Originally broadcasted 10/30/07


Fade In:
Gas Station – Dusk










A.D. 1957

“Cause of death,” the announcer was saying on the radio, “was listed as acute hepatitis, or inflammation of the liver. Senator McCarthy, who was officially censured by the United States Senate three years ago, was forty-eight years of age. He is survived by…”

A young man’s hand twisted the radio dial, and the announcer’s voice gave way to static. After a few moments of dial-twisting, another sound came from the old speaker. A song.

Please don’t ask me what’s on my mind/I’m a little mixed up, but I’m feelin’ fine,” crooned Elvis Presley. “When I’m near that girl that I love best/My heart beats so it scares me to death!

With a smile that looked something like a sneer, the young man leaned back. He had stretched out on the floor of the gas station, arms in back of his head. Lips followed the words of the song, but awkwardly.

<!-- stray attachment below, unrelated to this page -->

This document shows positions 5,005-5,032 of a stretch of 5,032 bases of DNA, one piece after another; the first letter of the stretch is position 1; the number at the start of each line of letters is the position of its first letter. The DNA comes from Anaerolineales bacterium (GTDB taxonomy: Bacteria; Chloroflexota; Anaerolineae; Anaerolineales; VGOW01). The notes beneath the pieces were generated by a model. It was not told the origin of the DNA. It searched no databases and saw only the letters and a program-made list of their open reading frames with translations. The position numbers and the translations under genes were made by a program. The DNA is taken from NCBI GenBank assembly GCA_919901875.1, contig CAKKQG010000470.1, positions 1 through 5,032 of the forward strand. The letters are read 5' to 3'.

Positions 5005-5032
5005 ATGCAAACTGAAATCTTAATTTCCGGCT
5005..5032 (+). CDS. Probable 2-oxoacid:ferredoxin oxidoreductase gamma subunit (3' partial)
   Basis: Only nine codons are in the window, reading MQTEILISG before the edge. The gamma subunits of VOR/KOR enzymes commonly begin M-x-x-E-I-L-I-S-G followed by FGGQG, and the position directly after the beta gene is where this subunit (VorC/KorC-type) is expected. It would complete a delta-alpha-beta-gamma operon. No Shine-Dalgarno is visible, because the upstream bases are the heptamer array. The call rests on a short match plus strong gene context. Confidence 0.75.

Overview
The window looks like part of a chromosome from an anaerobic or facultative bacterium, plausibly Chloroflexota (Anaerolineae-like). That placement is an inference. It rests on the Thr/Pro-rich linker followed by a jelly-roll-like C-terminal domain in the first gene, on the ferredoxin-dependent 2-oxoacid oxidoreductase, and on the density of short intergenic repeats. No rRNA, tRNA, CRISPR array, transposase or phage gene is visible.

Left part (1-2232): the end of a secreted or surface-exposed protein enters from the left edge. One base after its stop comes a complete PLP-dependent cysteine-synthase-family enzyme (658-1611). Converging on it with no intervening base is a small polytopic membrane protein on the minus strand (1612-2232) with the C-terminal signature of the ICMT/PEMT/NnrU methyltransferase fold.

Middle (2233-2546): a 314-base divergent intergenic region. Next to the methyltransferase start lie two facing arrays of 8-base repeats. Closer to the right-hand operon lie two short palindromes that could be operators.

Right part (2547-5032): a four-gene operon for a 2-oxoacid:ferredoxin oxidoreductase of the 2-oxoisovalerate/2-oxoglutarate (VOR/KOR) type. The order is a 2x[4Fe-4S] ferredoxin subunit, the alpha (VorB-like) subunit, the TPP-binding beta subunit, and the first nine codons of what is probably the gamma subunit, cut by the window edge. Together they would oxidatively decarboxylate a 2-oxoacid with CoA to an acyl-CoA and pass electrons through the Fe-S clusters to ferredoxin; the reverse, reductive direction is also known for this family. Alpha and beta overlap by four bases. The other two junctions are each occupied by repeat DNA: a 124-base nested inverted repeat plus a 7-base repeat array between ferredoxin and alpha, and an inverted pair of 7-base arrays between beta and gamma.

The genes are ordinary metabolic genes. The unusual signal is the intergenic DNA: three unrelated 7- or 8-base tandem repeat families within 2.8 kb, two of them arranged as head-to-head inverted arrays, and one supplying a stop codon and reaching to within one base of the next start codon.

She touched my hand what a chill I got/Her lips are like a volcano that’s hot/I’m proud to say she’s my buttercup/I’m in love! I’m all shook up!

Taking a long drag on a cigarette, the young man looked about as content as he could be. But he frowned as he heard a car pull up outside. He hesitated, then went back to listening.

My tongue gets tied when I try to speak/My insides shake like a leaf on a tree/There’s only one cure for this body of mine/That’s to have the girl that I love so fine!